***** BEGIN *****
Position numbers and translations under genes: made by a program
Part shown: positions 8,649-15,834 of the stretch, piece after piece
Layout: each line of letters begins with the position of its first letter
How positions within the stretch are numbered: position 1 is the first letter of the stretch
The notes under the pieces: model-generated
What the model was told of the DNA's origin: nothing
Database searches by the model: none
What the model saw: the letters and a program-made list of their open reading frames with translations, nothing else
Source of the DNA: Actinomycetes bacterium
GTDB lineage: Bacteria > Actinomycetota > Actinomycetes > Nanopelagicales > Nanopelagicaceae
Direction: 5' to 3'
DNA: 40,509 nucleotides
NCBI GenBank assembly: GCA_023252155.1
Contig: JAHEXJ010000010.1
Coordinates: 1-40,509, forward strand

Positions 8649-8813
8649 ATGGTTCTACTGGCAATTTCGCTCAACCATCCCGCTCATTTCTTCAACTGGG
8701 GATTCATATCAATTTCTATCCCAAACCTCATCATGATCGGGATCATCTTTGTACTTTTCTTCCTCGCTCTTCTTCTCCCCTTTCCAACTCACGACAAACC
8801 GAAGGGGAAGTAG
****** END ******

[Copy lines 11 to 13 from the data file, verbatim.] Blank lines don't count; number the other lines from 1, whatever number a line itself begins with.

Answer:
Direction: 5' to 3'
DNA: 40,509 nucleotides
NCBI GenBank assembly: GCA_023252155.1